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Beginning a Budget for Those Who Don't Want to Look at Their Bank Account

Updated: Aug 27, 2023



Have you ever felt shame when you looked at your bank account? Like, that little number is a reflection of how responsible you have been, your thoughtless purchases, how much hope you should have for the future, your moral character, or how not ready to be an adult you actually are. Have you ever avoided looking at your bank account all together because you know these feelings would arise? If you do not look at the account, it feels like those shortcomings aren't really there.


I know I have felt that way. About a year after I got my first credit card, I planned a trip that cost a little more than I anticipated. When I got home, it was time to calculate the damage and I didn't want to. What I didn't know couldn't kill me. Rather, what I didn't know, couldn't define me. Somehow knowing what was in my account felt too direct. It forced me to take ownership of a reality I created and left me feeling, irresponsible. It would surface all the thoughtless purchases I had made and how incompetent I felt about being a young adult.


Somehow though, I mustered up some bravery. It wasn't the bravery to do simple math. Instead, it was the bravery to look at myself for who I was, not the idealized version of me that I wanted to be. It was the bravery to take 100% ownership of my choices and where they had gotten me. If you want to know where those choices did get me, it was $300 left in my account. I was one small emergency away from being broke.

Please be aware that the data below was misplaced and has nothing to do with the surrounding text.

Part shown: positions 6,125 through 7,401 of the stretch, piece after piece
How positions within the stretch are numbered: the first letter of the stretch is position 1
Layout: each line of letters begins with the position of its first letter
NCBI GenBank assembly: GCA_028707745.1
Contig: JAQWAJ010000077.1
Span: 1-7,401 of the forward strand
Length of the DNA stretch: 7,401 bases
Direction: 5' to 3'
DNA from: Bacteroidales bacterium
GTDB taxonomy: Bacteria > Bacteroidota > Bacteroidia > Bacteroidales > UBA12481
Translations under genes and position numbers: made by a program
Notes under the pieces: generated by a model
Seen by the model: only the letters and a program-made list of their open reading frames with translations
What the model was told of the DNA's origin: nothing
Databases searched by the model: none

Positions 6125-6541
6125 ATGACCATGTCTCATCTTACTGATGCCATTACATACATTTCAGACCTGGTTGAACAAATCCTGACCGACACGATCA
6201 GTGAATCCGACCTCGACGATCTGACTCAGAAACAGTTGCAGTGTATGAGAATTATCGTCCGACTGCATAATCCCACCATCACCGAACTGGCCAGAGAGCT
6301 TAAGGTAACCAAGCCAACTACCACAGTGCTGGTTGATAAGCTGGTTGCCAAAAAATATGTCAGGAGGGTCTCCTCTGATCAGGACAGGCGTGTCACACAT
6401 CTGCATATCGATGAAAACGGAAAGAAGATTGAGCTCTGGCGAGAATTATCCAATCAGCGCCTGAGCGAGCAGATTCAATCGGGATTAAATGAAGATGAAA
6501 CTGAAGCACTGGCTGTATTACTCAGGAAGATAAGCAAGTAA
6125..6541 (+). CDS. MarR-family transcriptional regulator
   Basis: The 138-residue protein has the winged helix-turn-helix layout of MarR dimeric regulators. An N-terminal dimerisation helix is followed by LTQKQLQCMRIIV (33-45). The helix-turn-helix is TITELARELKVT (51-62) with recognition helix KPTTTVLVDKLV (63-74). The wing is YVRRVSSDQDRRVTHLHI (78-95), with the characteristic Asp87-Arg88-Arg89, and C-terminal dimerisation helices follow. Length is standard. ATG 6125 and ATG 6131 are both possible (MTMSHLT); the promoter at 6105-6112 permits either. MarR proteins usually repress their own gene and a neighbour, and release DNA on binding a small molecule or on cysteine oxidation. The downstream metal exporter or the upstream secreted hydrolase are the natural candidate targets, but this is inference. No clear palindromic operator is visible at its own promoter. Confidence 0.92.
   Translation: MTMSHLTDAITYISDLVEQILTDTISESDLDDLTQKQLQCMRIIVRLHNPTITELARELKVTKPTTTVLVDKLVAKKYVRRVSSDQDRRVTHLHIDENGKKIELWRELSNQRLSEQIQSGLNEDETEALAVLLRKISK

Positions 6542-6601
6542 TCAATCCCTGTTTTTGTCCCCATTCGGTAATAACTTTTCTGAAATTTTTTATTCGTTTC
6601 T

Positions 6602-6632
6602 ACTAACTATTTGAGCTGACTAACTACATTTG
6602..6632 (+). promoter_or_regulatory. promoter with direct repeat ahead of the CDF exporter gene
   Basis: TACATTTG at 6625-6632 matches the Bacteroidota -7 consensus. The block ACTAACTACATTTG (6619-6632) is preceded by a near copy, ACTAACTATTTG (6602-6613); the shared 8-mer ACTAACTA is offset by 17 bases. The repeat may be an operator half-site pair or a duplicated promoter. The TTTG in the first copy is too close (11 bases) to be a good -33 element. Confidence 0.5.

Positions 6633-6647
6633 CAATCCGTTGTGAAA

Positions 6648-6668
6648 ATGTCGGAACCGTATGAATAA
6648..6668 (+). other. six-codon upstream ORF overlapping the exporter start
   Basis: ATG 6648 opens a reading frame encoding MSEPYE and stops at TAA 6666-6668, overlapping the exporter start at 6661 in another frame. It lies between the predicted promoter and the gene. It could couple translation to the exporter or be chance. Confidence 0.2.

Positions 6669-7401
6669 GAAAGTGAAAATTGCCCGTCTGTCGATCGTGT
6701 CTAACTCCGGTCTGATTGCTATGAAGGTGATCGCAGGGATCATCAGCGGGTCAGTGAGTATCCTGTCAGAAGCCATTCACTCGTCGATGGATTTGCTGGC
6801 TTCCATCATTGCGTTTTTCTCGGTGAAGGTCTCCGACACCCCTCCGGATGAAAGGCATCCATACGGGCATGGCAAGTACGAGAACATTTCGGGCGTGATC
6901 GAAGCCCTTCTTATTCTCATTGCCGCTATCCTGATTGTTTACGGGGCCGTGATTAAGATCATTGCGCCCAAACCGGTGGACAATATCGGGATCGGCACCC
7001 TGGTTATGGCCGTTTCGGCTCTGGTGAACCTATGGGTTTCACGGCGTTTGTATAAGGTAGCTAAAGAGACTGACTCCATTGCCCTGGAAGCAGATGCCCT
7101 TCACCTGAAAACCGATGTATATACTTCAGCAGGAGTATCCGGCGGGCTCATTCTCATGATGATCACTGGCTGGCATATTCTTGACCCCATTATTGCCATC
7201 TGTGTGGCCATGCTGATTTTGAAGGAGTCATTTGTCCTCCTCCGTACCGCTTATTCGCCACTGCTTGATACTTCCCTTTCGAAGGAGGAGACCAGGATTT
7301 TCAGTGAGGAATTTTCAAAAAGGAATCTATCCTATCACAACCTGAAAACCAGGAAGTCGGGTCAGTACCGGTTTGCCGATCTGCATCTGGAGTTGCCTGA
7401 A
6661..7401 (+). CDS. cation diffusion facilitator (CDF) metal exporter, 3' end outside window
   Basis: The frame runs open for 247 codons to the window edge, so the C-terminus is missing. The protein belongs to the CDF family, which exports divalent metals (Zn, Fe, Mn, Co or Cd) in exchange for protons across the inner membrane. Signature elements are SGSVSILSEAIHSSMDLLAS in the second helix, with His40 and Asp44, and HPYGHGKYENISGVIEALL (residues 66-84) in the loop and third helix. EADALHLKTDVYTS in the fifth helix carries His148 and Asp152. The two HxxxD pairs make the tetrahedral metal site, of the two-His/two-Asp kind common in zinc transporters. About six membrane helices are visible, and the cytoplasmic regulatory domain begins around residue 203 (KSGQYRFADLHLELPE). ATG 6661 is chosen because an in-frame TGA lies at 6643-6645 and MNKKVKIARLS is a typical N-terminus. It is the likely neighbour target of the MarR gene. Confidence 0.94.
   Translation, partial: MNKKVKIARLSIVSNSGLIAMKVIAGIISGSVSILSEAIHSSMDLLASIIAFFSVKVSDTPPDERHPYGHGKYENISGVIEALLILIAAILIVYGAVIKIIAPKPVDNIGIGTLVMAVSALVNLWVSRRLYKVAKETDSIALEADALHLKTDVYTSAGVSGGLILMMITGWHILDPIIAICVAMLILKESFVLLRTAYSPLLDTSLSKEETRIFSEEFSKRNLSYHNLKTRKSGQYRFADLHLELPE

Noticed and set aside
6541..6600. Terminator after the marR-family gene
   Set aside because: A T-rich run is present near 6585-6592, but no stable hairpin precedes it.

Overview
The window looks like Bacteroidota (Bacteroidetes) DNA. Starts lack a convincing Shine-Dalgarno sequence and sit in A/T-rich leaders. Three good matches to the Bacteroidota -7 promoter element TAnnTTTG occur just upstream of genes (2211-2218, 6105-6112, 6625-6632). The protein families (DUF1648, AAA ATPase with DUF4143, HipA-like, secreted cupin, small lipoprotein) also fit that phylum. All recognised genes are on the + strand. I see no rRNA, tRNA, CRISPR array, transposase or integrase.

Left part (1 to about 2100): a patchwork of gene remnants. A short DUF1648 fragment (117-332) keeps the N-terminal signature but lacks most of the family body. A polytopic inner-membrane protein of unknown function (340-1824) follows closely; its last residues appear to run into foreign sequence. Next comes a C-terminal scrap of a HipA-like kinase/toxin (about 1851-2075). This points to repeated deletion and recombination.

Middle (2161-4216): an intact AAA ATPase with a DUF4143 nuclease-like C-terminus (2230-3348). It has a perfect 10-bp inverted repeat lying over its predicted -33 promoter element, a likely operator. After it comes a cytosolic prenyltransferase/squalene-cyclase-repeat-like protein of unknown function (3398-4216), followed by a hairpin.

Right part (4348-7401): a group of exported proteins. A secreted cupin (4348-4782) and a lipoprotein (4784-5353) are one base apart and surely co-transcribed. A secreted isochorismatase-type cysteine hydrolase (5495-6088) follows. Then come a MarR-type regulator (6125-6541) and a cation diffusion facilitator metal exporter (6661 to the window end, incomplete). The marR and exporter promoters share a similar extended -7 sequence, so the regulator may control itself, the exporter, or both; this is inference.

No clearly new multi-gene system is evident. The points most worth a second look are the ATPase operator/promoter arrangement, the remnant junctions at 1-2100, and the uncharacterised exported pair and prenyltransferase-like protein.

I didn't feel secure, however, I felt empowered. My choices had got me into a mess but new, more thoughtful choices could also get me out.


If this is you, a budget is a good way to start taking ownership of your life. Budgets essentially give your dollars a place, a purpose, and an intention. A budget helps you decide ahead of time the purpose of every dollar, whether the purpose is buying groceries or gas. It allows us to make choices from a part of our mind that has a clearer perspective and a stronger sensibility, rather than caving to impulse.


When it comes to starting a budget, there are practical steps but you must also get your mind right since the process can surface shame, overwhelm, and past failure. So we are going to talk about both, starting with our mind.


Getting your mind right:


Honestly, budgets are pretty simple when you look at them in a technical sense. The reason we have such a hard time with them is because they are much more emotional than we give them credit for. If we can move through the emotional aspect of them, the practical steps really are not that hard. For that reason, we are going to start with getting your mind right when it comes to budgeting. If we do not get into the right headspace then we won't even get started, no matter how spelled out the steps are. So here are some considerations where your mind might have gone awry when it comes to budgeting.